-My #1 most desired career: CRO

-A few summer training opportunities: Airborne school(Less slots in AF) and Cultural Language and Understanding Program

-From my research, it is easier to request an interservice transfer from Air Force to Army

-A lot of support from my family to join the Air Force(Family believes that the AF as a whole is superior to all other branches)

-Weakness for this route:

-I’m weak when it comes to swimming(Work on it every time I have a swimming pool available)


I’m sorry for writing a lot but I believe that the more information I provide, the more accurate opinions I can receive. However, if you need more information please let me know and let me know if there is anything I can improve on for my future posts. Again, thank you for your time.
 

Il Duce

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@phann556 you are extremely early in the process. I think the real choice you need to make is whether to go Army or Air Force ROTC. You're still a ways away from a commission - which though easier than these specialized branches is no guarantee. As an officer in either service your first job will be leadership in wherever you are placed. I recommend you think about which service suits you best, and how well you think you'll do in that ROTC program based on what they have to offer.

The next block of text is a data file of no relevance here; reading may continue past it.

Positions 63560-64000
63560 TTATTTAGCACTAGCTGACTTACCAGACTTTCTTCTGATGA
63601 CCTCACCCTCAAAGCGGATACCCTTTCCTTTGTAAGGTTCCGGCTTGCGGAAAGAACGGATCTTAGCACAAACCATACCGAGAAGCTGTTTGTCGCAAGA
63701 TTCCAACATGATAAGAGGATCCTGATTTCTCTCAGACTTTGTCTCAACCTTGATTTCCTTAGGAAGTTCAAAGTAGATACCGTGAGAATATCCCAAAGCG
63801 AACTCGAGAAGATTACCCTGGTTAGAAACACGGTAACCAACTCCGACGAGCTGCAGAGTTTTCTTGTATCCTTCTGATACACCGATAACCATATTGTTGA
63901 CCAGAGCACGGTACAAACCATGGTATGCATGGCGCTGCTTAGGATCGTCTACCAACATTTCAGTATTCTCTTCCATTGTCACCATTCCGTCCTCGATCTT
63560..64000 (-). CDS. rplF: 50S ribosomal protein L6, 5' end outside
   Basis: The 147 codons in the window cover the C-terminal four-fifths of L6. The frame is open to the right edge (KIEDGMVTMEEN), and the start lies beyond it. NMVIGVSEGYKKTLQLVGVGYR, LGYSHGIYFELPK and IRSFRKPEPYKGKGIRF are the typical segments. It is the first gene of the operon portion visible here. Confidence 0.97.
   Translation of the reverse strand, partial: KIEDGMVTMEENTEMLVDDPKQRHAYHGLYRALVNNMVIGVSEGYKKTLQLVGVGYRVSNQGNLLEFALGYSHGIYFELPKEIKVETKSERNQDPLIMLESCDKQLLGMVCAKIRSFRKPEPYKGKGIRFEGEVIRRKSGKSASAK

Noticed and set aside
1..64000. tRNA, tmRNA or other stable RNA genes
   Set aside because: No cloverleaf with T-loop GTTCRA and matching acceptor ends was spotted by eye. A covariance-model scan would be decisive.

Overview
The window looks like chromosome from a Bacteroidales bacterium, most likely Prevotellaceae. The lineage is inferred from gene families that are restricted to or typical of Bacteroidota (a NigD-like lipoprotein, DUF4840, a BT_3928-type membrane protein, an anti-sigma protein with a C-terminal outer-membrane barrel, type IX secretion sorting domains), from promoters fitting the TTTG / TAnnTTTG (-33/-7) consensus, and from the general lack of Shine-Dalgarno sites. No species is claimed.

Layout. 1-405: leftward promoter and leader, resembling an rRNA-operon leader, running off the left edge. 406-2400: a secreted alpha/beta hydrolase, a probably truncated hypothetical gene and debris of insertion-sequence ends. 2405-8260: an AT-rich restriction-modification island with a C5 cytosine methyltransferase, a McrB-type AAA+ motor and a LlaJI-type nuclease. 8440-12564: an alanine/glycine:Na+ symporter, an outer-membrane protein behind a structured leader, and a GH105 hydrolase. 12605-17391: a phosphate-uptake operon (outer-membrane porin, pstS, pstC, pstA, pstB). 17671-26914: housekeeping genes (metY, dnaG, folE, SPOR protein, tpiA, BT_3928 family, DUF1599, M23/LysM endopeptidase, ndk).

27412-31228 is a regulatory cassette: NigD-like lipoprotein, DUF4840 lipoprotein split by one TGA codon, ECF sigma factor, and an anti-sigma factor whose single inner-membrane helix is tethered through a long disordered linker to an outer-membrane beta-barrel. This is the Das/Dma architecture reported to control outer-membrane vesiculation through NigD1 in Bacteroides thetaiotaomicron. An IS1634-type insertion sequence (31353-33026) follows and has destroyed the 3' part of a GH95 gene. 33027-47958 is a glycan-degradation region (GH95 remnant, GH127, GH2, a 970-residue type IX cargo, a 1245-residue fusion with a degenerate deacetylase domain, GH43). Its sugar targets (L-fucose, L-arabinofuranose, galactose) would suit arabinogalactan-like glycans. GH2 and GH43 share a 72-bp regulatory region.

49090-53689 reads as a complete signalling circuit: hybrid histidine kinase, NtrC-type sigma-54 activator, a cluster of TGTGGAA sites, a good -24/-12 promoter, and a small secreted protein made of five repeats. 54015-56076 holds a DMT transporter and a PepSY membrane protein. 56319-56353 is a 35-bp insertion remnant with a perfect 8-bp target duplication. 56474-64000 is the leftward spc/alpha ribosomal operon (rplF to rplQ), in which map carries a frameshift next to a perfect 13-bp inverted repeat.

AKkeith

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I didn't vote because my answer doesn't matter. It's your life, you need to make the choice.